Orofacial Pain & Dysfunction

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Program Overview

Sherwin Arman, DMD, MPHS
Program Director

Trainees enrolled in the Orofacial Pain and Dysfunction Advanced Clinical Training Program will have a similar curriculum and experience as the residents in the two-year residency program, including courses and seminars. The goal is to provide hands-on clinical experience in treating headache, neuropathic pain disorders, TMJ disorders, and obstructive sleep apnea.


ACT trainees will spend approximately 2 and 2.5 days per week in the clinic and spend one additional day observing with faculty. The didactic curriculum is extensive because little of the required pain sciences are presented in pre-doctoral or traditional dental specialty training. A specialist in orofacial pain needs a competency background in the basic and applied pain sciences. Topics include neurology, neuroanatomy, neurological exam, behavioral medicine, neurobiology of pain, neuropathic pain, headache disorders, musculoskeletal and myofascial pain disorders, pharmacotherapeutics for pain and pain management, occlusion and TMJ disorders, sleep apnea and orofacial dystonias.

Clinic experience is hands-on following an observational, probationary period that depends on demonstrating competency. In the clinic, patients may be treated individually or in a team-based fashion as dictated by availability of chairs and patients. Furthermore, the number of patients seen by Advanced Clinical Training trainees will depend on many variables to be determined by the clinic director and staff. Initially, more TMD patients with symptoms of arthralgia and myofascial pain may be assigned, and then the patient assignments may be expanded to more chronic pain profiles. The UCLA program gives actual treatment experience of the whole spectrum of orofacial pain conditions, traditional temporomandibular disorders and dental sleep medicine rather than limitation to screening, diagnosis, and referral for treatment.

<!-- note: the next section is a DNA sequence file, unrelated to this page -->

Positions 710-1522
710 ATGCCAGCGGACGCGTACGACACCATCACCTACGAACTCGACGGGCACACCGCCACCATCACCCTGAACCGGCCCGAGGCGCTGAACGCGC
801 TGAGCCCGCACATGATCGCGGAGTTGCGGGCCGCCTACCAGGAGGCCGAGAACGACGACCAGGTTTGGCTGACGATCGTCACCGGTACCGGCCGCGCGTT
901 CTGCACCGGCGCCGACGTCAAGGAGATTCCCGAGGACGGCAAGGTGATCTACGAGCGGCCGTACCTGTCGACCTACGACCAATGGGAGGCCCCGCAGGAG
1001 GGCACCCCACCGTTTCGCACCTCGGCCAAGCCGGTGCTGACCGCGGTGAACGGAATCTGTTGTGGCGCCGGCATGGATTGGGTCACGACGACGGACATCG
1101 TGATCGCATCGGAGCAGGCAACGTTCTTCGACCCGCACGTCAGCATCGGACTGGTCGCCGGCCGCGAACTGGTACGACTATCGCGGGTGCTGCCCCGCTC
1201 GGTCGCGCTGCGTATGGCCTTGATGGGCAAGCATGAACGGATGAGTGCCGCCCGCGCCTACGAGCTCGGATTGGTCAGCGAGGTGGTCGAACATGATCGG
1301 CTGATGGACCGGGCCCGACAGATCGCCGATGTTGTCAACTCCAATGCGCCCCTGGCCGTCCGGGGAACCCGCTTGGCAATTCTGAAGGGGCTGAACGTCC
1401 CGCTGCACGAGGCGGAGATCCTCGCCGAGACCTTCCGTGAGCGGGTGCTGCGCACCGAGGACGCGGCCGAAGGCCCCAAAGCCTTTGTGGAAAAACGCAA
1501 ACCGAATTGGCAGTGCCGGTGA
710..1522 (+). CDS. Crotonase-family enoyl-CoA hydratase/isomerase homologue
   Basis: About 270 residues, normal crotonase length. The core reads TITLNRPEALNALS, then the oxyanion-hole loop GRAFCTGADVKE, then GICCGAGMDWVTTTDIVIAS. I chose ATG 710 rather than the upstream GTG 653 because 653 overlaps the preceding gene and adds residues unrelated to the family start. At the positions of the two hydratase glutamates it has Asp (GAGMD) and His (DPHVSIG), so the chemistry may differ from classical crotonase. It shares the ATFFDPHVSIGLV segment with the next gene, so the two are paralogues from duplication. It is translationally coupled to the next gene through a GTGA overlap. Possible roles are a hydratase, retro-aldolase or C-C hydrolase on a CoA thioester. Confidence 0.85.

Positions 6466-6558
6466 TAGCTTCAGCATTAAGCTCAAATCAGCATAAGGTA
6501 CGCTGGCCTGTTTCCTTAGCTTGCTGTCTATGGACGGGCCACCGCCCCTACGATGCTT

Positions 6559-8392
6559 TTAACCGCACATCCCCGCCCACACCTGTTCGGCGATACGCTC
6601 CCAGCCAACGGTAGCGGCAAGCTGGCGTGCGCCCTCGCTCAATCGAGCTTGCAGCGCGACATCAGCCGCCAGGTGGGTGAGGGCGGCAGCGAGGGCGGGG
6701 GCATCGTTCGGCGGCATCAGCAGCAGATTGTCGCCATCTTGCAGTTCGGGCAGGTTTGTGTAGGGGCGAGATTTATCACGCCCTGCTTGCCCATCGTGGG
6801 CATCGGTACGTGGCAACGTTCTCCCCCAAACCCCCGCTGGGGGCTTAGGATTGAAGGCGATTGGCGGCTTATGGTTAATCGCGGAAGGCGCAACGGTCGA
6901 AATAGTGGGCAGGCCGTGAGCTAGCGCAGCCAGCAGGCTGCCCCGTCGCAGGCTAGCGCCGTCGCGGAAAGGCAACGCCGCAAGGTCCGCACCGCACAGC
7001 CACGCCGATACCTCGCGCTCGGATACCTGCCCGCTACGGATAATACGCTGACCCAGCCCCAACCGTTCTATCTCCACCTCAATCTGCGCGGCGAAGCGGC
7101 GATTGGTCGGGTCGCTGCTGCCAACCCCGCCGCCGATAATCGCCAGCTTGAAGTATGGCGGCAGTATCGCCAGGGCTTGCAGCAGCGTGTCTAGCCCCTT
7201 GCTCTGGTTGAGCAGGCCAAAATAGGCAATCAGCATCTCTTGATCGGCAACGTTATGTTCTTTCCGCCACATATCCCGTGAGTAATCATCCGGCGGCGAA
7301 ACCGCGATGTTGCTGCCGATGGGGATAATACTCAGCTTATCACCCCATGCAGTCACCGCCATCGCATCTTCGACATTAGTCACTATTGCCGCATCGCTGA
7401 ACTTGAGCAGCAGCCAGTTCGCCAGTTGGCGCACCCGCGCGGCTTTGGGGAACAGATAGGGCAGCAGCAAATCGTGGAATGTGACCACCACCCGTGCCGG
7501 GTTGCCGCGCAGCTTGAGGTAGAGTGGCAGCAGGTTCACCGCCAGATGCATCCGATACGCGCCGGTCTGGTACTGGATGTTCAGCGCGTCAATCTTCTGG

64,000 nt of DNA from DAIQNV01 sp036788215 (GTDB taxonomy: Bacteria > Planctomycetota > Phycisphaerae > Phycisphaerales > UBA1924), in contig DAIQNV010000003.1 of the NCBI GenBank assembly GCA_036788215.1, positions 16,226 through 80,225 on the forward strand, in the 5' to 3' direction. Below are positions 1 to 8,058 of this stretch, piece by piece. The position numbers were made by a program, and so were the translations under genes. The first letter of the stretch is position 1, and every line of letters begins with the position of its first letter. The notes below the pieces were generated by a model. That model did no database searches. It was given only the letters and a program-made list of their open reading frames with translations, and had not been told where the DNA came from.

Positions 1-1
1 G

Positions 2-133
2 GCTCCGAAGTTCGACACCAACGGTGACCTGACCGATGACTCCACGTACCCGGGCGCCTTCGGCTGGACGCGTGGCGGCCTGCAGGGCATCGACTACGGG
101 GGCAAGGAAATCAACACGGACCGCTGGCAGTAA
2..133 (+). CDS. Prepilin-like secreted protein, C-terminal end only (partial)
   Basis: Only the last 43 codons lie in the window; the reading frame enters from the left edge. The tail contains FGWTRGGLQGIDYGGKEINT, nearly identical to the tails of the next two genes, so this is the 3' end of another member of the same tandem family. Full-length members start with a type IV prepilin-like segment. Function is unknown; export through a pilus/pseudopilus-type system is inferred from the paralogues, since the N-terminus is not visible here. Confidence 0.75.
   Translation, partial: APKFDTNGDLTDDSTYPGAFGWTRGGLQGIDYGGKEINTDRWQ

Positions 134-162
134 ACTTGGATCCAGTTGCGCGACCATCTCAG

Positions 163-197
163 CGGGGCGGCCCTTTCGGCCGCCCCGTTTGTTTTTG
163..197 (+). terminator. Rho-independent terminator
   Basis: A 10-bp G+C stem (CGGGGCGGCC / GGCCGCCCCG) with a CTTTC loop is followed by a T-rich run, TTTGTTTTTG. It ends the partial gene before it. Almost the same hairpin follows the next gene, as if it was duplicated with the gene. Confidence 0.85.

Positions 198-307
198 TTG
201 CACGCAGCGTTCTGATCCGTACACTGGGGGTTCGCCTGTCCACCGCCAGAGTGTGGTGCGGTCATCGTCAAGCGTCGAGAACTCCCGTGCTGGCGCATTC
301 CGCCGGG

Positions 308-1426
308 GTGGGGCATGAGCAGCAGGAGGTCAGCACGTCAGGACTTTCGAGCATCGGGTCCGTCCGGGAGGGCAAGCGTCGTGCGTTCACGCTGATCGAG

Once established in the program, trainees will be responsible for patient care, documentation, writing reports to referring doctors, follow-up to patient calls, and urgent care. Trainees may work with faculty treating patients as well as attending other classes and preparing seminar and case materials. Full-time trainees will share on-call pager duties with the orofacial pain residents when considered qualified by the clinic director.

Many students also extend or combine their studies to obtain an advanced degree (MS or PhD) in oral biology, which requires a separate application. Please refer to the Oral Biology Graduate programs for more information.

A certificate of attendance is awarded upon successful completion of the program. This certificate is not the same as the postgraduate program certificate awarded to full-time international postgraduates in specialty training as a qualification for recognition by the Commission on Dental Accreditation.

Length of Program: 1-2 years (Applicants must be prepared to begin during the summer quarter)

Number of Positions: Up to 4 (total enrollees in both ACT and Preceptor Program)

Fees: $26,000 per year, $6,500 per quarter (subject to change)*

Certificate Fee: one-time payment of $200

*Fees are due two weeks before the first day of each academic quarter.